November 22, 1994
Warner Bros.
Jazz, Jazz-Funk, Fusion, Post-Bop, Jazz Instrument, Piano Jazz

Album Review

While no one can argue that Herbie Hancock's early Blue Note recordings aren't milestones in his career and some are as enduring as any other jazzman's in history, the mostly overlooked Warner Bros. period remains one of his most adventurous, creatively satisfying, and amazingly enduring. The three albums presented here all offer wildly different sides of Hancock after he left Miles Davis. All of them are presented here in their entirety, with copious notes by Bob Blumenthal, who interviewed Hancock for the package. The set begins with the wildly joyous, deep, funky groove of Fat Albert's Groove, the music Hancock recorded for Bill Cosby's Saturday morning cartoon show. These seven tracks, with their three-horn front line (originated for Hancock on his final Blue Note album, Speak Like a Child) of Joe Henderson on flute and tenor, Johnny Coles' trumpet, and Garnett Brown's trombone, are singing, lyrical funk grooves that predated Headhunters by a few years and swung way harder by sticking back and lying in the groove as much as possible. Hancock's electric piano teamed with Tootie Heath and Buster Williams to form an unbeatable, gutsy, and stomping rhythm section. The band was fleshed out on a couple of tracks by additional horns, additional drums and percussion, and electric guitars. After such a melodic entry, Warners' executives must have been shocked when Hancock brought them the abstract funkified impressionism of Mwandishi. Comprised of three long tracks, the album showcased Hancock's brief preoccupation with free jazz improvisation and long intervallic inventions on modal frames. Hancock had kept only Buster Williams in the sextet that recorded both Mwandishi and Crossings. He added Billy Hart, Eddie Henderson, Julian Priester, and Bennie Maupin to fill out his newfound electric preoccupation. This same band with the addition of a few sidemen recorded the completely gone Crossings. This record sank from the market like a stone, with its commercial appeal only found a year later when Hancock moved to Columbia to issue first Sextant and then Headhunters. The music on Crossings is a blend of street music and Sun Ra; it's a completely proletarian approach to out jazz that keeps it close to the street while fully exploring the varying tonal and rhythmic changes that were going on in jazz at the time. Again, only three tracks appear, though the first is a long, brazen expressionistic suite ("Sleeping Giant") that makes the more abstract moments on "Water Torture" possible for listeners to find themselves in. This double-CD package is carried only sporadically by record shops, and as inexpensive imports the three original albums can be found separately. But why would anyone want to? The musical evolution present here in the composer, arranger, and pianist is absolutely the most visionary and large-scale in his career. Where the music misses, it does so bravely, when it's on, it goes for the jugular and grooves right on in.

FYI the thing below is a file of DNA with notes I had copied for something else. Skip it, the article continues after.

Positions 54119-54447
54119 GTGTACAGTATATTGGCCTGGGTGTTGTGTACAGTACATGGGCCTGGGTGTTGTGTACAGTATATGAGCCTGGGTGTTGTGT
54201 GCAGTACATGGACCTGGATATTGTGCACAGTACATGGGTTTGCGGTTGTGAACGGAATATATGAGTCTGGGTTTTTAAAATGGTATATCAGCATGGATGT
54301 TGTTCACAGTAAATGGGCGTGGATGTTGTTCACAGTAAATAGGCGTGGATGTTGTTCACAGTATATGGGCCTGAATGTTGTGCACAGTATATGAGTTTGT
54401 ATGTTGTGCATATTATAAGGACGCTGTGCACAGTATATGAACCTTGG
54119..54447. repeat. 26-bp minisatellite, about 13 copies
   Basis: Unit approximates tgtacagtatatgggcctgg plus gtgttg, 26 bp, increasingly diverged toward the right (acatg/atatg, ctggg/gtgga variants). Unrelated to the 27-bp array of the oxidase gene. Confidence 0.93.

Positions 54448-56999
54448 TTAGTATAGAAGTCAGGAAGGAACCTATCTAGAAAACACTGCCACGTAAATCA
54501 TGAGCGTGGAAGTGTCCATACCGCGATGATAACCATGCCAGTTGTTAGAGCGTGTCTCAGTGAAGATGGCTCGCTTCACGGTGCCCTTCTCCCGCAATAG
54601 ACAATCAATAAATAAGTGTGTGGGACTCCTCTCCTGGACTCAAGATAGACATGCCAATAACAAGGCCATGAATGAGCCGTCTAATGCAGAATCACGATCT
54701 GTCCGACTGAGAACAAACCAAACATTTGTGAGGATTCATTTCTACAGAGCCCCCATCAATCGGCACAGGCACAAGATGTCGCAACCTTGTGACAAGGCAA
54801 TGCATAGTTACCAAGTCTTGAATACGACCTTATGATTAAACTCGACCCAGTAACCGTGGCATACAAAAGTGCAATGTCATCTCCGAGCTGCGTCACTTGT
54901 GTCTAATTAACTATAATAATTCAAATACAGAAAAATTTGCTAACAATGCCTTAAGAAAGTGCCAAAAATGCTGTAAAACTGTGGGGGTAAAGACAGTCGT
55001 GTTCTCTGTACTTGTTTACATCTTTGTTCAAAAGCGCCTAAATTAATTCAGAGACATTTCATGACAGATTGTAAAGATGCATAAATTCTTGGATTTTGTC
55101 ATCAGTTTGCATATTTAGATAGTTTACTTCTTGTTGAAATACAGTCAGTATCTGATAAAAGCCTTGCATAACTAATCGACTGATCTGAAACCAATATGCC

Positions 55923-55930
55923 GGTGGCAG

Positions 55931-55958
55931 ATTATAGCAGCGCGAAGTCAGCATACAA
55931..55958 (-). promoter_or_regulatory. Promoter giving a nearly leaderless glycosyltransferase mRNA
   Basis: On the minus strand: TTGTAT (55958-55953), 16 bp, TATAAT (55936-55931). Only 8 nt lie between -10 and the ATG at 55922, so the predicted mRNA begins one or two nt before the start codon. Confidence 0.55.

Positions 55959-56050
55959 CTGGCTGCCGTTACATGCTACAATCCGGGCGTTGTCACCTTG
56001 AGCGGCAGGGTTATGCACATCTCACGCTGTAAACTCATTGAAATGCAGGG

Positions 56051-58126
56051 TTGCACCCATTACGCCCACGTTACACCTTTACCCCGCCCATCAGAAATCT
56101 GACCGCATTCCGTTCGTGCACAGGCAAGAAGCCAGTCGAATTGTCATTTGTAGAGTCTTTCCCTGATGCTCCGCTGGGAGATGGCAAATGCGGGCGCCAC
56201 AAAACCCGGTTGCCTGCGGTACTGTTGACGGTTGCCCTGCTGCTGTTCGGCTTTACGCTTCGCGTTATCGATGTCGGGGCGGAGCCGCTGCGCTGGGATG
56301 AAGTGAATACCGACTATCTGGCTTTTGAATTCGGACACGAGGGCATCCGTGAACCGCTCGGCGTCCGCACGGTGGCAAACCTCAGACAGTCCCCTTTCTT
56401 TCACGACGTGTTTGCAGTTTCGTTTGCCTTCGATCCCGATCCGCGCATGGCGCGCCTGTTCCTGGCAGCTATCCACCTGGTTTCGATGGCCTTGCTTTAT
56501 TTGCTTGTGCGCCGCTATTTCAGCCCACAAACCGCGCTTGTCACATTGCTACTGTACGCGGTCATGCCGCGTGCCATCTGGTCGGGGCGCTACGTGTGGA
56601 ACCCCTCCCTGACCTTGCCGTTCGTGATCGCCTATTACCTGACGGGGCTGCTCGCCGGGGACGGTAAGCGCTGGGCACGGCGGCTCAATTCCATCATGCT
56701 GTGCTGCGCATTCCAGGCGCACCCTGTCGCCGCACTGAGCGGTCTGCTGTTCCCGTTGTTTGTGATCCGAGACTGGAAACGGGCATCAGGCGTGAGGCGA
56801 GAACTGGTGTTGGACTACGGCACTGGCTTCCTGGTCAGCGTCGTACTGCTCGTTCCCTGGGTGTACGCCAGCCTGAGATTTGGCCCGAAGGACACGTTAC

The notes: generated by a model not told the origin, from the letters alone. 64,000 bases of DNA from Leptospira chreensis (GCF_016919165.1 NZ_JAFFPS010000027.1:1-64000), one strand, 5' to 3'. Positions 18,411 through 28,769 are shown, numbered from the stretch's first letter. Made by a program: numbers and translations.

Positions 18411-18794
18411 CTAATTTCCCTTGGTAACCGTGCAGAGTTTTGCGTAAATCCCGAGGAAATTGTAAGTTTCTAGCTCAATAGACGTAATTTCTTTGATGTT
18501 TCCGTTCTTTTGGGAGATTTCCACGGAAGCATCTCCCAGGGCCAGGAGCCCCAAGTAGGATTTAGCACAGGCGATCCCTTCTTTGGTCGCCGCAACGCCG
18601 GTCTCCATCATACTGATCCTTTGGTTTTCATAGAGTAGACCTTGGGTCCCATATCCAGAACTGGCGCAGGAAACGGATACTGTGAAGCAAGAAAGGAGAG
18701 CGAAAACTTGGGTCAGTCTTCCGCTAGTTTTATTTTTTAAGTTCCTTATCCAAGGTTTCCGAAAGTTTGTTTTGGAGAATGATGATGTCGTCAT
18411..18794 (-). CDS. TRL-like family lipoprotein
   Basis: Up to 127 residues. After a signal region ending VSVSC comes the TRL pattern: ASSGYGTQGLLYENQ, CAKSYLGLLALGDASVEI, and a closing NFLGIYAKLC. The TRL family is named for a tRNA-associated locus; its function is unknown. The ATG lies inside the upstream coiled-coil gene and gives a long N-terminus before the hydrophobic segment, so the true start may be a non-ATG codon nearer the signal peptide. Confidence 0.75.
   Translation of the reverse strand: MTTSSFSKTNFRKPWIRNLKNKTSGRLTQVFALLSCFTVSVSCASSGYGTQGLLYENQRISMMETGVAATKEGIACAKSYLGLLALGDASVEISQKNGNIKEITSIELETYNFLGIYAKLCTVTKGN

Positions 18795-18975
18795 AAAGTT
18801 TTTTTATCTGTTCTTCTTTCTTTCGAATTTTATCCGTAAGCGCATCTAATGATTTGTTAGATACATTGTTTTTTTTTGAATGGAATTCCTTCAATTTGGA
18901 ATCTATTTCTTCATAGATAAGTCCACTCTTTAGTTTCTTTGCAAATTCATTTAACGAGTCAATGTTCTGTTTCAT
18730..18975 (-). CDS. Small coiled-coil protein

Thom Jurek, Rovi

Track Listing

  1. Wiggle-Waggle
  2. Fat Mama
  3. Tell Me a Bedtime Story
  4. Oh! Oh! Here He Comes
  5. Jessica
  6. Fat Albert Rotunda
  7. Lil' Brother
  8. Ostinato (Suite for Angela)
  9. You'll Know When You Get There
  10. Wandering Spirit Song
  11. Sleeping Giant, Pts. 1-5
  12. Quasar
  13. Water Torture
purchase full album